I walked out of Cusco airport, a building shaped like a barn on an expanse of flat land, into the great wide open. Half a dozen cabbies stood in my way and shouted the same fare in English. I guess they assume you’re going toward Cusco and then Price-Is-Right each other. They caught me off guard. I needed some fresh air so I sidestepped them and parked myself on a fence forty feet away. I turned on some Tom Petty.

The altitude was higher in Cusco. The air felt thinner. I didn’t need fresh air as much as I needed more air. I needed to acclimate but to acclimate meant to chill. One look out at the horizon and I knew there would be no chilling. You felt like a cowboy just looking out at it. It went on as far as I could see. Flat and grand and with CGI mountains in the perfect places. That #nofilter stuff. The Andes felt like they were calling me. Inviting me.

Hello, my friend

Come, my friend

Where are you going my friend? 

It wasn’t Mother Nature calling after all, it was this old cabbie who had snuck up on me while I had my headphones on. The old man came and posted up alongside me on the fence. He introduced himself as Jose Luis. Where are you from my friend? India. “Taj Mahal, oh yes. Wow. Come, let’s go to Cusco. You going to Cusco, yes?” He looked at me and gave me this OG look that said “Amigo, you know you have to leave the airport and go to town sometime.” He was half my size but gallantly picked up my tiny suitcase and scurried away to his taxi. I believe he was trying to show initiative, but technically that is the definition of theft.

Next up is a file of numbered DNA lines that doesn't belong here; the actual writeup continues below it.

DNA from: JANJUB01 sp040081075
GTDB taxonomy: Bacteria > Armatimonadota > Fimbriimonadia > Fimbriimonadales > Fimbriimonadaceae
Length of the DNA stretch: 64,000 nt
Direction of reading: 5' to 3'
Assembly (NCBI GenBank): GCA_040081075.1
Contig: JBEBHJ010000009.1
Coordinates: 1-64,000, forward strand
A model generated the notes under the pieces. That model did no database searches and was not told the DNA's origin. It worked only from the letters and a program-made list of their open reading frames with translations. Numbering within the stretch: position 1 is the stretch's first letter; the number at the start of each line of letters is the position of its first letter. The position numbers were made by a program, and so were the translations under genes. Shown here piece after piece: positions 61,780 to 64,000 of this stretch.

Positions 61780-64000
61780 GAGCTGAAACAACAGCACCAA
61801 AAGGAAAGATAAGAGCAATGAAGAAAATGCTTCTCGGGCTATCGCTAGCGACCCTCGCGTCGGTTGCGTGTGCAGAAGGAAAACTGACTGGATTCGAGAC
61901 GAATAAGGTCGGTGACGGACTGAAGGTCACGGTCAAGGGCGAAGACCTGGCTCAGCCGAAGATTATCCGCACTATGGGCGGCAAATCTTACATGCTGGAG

Jose Luis charged me ten bucks less than the other men had shouted into my face. He also gave me a cool Lonely Planet-y introduction to Cusco and Peru. I could tell he had done the Welcome to Peru talk many times before, he had quite a few dramatic flourishes. He never missed a beat until I told him the address to take me. I had booked a place advertised as “an authentic neighborhood of locals” and reviewed as “Cheap. Dangerous after dark.” I wanted to see how modern Peruvian people are living. “Oh! You’ll see that here.” He mumbled an ominous laugh and gave me a weird look in the rear view mirror.